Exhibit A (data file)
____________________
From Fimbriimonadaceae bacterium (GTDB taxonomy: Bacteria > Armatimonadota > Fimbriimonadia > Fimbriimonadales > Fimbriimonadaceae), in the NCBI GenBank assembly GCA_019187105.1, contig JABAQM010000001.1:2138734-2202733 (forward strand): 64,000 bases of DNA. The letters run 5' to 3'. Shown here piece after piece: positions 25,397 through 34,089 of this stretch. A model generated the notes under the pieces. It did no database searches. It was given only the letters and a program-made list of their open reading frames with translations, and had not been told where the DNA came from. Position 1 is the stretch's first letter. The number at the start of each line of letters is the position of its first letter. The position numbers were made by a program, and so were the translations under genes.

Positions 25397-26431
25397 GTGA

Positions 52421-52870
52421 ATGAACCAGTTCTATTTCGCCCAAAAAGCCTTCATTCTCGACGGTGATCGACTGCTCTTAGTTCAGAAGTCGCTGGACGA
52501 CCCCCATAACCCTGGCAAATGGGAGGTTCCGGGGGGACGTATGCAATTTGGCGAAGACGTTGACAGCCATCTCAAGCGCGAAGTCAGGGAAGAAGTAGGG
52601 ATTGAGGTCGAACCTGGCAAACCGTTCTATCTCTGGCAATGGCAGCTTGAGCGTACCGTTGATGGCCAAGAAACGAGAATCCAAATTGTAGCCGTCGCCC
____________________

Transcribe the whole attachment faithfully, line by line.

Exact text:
From Fimbriimonadaceae bacterium (GTDB taxonomy: Bacteria > Armatimonadota > Fimbriimonadia > Fimbriimonadales > Fimbriimonadaceae), in the NCBI GenBank assembly GCA_019187105.1, contig JABAQM010000001.1:2138734-2202733 (forward strand): 64,000 bases of DNA. The letters run 5' to 3'. Shown here piece after piece: positions 25,397 through 34,089 of this stretch. A model generated the notes under the pieces. It did no database searches. It was given only the letters and a program-made list of their open reading frames with translations, and had not been told where the DNA came from. Position 1 is the stretch's first letter. The number at the start of each line of letters is the position of its first letter. The position numbers were made by a program, and so were the translations under genes.

Positions 25397-26431
25397 GTGA

Positions 52421-52870
52421 ATGAACCAGTTCTATTTCGCCCAAAAAGCCTTCATTCTCGACGGTGATCGACTGCTCTTAGTTCAGAAGTCGCTGGACGA
52501 CCCCCATAACCCTGGCAAATGGGAGGTTCCGGGGGGACGTATGCAATTTGGCGAAGACGTTGACAGCCATCTCAAGCGCGAAGTCAGGGAAGAAGTAGGG
52601 ATTGAGGTCGAACCTGGCAAACCGTTCTATCTCTGGCAATGGCAGCTTGAGCGTACCGTTGATGGCCAAGAAACGAGAATCCAAATTGTAGCCGTCGCCC